Mitophagy: An Emerging Role in Aging and Age-Associated Diseases

Front Cell Dev Biol. 2020 Mar 26;8:200. doi: 10.3389/fcell.2020.00200. eCollection 2020.

Abstract

Mitochondrial dysfunction constitutes one of the hallmarks of aging and is characterized by irregular mitochondrial morphology, insufficient ATP production, accumulation of mitochondrial DNA (mtDNA) mutations, increased production of mitochondrial reactive oxygen species (ROS) and the consequent oxidative damage to nucleic acids, proteins and lipids. Mitophagy, a mitochondrial quality control mechanism enabling the degradation of damaged and superfluous mitochondria, prevents such detrimental effects and reinstates cellular homeostasis in response to stress. To date, there is increasing evidence that mitophagy is significantly impaired in several human pathologies including aging and age-related diseases such as neurodegenerative disorders, cardiovascular pathologies and cancer. Therapeutic interventions aiming at the induction of mitophagy may have the potency to ameliorate these dysfunctions. In this review, we summarize recent findings on mechanisms controlling mitophagy and its role in aging and the development of human pathologies.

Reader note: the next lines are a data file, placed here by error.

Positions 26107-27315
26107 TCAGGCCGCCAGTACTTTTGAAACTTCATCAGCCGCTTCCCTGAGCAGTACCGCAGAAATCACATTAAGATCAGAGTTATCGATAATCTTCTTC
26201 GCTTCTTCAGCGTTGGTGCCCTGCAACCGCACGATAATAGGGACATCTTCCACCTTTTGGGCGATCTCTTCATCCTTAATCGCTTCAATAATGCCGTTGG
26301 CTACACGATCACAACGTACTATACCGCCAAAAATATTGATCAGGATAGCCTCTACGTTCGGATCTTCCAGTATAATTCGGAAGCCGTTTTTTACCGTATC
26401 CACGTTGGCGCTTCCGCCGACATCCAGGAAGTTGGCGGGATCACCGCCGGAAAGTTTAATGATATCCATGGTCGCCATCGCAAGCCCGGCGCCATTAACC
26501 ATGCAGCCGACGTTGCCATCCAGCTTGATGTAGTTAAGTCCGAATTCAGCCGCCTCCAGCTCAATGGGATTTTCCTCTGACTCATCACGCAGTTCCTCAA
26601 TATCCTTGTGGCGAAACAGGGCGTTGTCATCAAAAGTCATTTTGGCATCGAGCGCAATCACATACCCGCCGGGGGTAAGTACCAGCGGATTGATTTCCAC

Keywords: ROS; aging; caloric restriction; mitochondria; mitophagy.

Publication types

  • Review